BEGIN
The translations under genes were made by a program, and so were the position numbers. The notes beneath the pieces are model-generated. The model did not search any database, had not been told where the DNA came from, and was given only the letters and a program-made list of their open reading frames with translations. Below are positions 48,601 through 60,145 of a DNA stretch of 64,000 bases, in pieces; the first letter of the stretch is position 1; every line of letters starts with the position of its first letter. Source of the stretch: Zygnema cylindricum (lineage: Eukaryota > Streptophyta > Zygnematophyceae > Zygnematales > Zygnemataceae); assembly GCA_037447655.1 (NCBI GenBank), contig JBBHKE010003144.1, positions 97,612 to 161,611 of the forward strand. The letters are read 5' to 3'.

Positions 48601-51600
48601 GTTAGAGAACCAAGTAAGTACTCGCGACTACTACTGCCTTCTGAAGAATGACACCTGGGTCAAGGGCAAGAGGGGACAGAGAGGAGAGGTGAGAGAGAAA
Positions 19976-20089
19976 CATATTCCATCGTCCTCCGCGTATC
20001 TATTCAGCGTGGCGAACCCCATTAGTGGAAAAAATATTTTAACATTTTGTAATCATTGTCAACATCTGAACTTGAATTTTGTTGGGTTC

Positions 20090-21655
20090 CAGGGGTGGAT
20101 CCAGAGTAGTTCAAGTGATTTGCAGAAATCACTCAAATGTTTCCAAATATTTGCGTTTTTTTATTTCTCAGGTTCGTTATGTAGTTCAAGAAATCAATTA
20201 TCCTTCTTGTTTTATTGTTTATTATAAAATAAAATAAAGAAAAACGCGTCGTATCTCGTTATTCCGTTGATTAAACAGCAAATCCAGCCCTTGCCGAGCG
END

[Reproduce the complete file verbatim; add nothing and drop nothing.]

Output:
The translations under genes were made by a program, and so were the position numbers. The notes beneath the pieces are model-generated. The model did not search any database, had not been told where the DNA came from, and was given only the letters and a program-made list of their open reading frames with translations. Below are positions 48,601 through 60,145 of a DNA stretch of 64,000 bases, in pieces; the first letter of the stretch is position 1; every line of letters starts with the position of its first letter. Source of the stretch: Zygnema cylindricum (lineage: Eukaryota > Streptophyta > Zygnematophyceae > Zygnematales > Zygnemataceae); assembly GCA_037447655.1 (NCBI GenBank), contig JBBHKE010003144.1, positions 97,612 to 161,611 of the forward strand. The letters are read 5' to 3'.

Positions 48601-51600
48601 GTTAGAGAACCAAGTAAGTACTCGCGACTACTACTGCCTTCTGAAGAATGACACCTGGGTCAAGGGCAAGAGGGGACAGAGAGGAGAGGTGAGAGAGAAA
Positions 19976-20089
19976 CATATTCCATCGTCCTCCGCGTATC
20001 TATTCAGCGTGGCGAACCCCATTAGTGGAAAAAATATTTTAACATTTTGTAATCATTGTCAACATCTGAACTTGAATTTTGTTGGGTTC

Positions 20090-21655
20090 CAGGGGTGGAT
20101 CCAGAGTAGTTCAAGTGATTTGCAGAAATCACTCAAATGTTTCCAAATATTTGCGTTTTTTTATTTCTCAGGTTCGTTATGTAGTTCAAGAAATCAATTA
20201 TCCTTCTTGTTTTATTGTTTATTATAAAATAAAATAAAGAAAAACGCGTCGTATCTCGTTATTCCGTTGATTAAACAGCAAATCCAGCCCTTGCCGAGCG